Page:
The US Federal Reserve will, in October, conclude its program of tapered monthly purchases of Treasury bonds and mortgage backed securities (QE3).
This is in line with the initial announcement in June last year by the then chairman of the Federal Reserve, Ben Bernanke. The tapering program began in December 2013 when the monthly target of $85 billion was reduced by $10 billion.
It will finish on schedule in October.
QE3 has not been without its critics, who have seen the cheap money channeled through the taper as underwriting artificially inflated markets for equities and fixed interest products, along with other financial assets across global markets.
One of the more outspoken critics of the US quantitative easing regime has been the governor of the Reserve Bank of India, Raghuram Rajan, who was for three years the chiefeconomist of the International Monetary Fund.
Rajan achieved some professional notoriety in 2005 when he spoke at the annual Jackson Hole economic conference, criticising the economic management of Alan Greenspan as chairman of the US Federal Reserve.
That was three years before the collapse of Lehman Brothers. Last weekend, Rajan featured in the Financial Times in its luncheon guest interview.
Asked, in the light of his earlier recognition of the global financial crisis, he replied: “The beauty of having been right once, or partially right once, in hindsight, is that now everybody expects you to be a prophet. But, the truth is, nobody really knows where the next one will come.”
Rajan has been particularly concerned about the lack of coordination between central banks, citing the US Fed for reining in QE early last year without considering the effect on emerging economies.
At his lunch he remained critical.
“Six years since the financial crisis, central banks still have their foot fully on the accelerator . . . [pushing] credit into emerging markets.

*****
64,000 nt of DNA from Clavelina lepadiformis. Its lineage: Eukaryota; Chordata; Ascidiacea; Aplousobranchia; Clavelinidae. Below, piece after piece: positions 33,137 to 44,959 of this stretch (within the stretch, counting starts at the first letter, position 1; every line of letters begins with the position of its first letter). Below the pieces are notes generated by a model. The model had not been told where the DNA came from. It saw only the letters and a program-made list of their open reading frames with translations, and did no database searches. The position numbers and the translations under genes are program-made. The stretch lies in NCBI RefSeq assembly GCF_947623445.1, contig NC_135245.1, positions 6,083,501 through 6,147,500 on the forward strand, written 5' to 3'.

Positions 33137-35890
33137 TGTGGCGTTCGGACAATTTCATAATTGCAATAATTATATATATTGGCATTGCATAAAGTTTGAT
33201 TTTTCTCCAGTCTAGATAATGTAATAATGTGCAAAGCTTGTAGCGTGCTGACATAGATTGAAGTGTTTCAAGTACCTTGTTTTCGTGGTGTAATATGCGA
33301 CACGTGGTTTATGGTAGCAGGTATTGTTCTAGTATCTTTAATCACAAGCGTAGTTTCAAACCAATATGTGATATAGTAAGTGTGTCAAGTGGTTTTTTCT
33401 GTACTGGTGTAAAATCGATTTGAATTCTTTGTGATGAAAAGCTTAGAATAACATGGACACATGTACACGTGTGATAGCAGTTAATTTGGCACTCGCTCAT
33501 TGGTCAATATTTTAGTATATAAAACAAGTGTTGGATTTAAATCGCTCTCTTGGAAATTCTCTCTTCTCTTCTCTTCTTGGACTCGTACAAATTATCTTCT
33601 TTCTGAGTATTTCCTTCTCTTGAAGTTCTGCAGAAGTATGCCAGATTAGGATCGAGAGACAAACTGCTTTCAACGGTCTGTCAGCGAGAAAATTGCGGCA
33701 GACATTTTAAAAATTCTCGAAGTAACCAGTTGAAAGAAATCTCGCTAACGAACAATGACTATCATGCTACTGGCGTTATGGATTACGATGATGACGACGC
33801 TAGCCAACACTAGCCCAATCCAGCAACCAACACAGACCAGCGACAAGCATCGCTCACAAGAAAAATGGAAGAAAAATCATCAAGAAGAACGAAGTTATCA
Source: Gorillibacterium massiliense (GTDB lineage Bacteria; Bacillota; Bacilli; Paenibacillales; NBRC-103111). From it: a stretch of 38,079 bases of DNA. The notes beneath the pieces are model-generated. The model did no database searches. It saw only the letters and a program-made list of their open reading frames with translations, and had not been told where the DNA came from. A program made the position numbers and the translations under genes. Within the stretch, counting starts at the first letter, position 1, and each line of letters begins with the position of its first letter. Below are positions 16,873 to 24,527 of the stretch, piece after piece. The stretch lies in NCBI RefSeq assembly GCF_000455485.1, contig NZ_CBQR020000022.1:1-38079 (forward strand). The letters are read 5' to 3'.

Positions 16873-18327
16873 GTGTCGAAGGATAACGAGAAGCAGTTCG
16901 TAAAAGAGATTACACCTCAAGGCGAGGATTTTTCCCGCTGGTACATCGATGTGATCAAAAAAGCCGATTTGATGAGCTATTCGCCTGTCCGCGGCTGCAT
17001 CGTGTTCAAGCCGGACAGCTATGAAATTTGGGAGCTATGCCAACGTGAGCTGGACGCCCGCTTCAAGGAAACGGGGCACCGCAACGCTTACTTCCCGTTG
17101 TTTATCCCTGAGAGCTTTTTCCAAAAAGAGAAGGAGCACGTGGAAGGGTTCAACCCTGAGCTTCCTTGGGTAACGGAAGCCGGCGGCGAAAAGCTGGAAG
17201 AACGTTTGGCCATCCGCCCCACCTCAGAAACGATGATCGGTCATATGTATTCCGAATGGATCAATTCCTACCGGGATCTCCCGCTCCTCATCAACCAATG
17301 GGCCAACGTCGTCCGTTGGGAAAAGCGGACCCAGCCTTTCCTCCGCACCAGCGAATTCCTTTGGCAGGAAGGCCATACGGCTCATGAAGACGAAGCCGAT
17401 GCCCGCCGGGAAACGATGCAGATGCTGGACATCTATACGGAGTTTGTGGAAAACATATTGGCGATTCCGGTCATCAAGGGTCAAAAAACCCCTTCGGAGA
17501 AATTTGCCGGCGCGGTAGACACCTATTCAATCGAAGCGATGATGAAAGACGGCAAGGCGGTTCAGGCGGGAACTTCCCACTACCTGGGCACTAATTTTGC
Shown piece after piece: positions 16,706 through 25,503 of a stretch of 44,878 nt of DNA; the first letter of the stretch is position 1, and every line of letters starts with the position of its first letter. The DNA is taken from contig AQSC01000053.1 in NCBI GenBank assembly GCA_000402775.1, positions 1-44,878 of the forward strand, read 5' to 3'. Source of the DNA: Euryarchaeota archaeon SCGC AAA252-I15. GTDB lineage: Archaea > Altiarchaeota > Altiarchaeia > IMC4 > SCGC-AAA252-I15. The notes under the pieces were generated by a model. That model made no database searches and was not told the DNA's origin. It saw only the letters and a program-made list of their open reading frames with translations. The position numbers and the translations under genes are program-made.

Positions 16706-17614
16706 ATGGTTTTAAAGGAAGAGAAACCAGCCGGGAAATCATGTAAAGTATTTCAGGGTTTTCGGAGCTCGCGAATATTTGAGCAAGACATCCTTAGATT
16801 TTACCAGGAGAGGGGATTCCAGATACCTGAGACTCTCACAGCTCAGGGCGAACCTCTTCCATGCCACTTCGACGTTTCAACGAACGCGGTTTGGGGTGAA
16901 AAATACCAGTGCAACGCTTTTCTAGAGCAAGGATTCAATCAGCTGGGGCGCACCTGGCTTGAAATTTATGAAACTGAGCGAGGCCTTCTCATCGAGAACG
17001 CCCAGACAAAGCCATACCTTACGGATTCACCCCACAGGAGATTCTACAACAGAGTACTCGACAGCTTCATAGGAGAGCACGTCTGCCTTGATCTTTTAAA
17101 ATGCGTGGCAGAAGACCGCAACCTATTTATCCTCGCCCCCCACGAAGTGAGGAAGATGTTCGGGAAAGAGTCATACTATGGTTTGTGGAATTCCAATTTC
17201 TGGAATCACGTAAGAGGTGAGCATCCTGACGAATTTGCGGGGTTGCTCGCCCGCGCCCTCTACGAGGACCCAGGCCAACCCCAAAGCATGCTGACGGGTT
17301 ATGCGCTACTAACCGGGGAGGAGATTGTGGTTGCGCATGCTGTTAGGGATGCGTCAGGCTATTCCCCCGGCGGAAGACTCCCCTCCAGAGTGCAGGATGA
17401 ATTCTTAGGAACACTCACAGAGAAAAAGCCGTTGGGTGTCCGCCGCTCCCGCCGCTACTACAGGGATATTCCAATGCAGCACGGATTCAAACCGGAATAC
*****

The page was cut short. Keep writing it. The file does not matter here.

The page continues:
“We don’t know how this will end . . . It may end smoothly, if we let the air out of those inflated markets slowly, or by a series of mini crises. But it may be more dramatic if, one fine day, suddenly the world realises the US is going to raise interest rates quite quickly . . . then the air will go out much faster.”
Of even greater concern, he said, is a broader pattern of globalisation beset by repeated crises, as developed and developing worlds fail to coordinate, sending capital washing back and forth between them, violently destabilising their financial systems.
Rajan’s concern about the potentially damaging mobility of leveraged financial capital is directly relevant to Australia, a significant player in the global carry trade.
Americans Martin Feldstein and Robert Rubin have been leading figures in the Republican Party and the Democrat Party respectively for some decades. Feldstein, a Harvard professor, was chairman of the Council Of Economic Advisers under President Reagan. Rubin was President Clinton’s secretary of the US Treasury.
They jointly warned last week in the Wall Street Journal that the Fed’s unconventional monetary policies, where QE3 has had a major role, has potentially increased the level of excessive risk across a large slice of the US economy.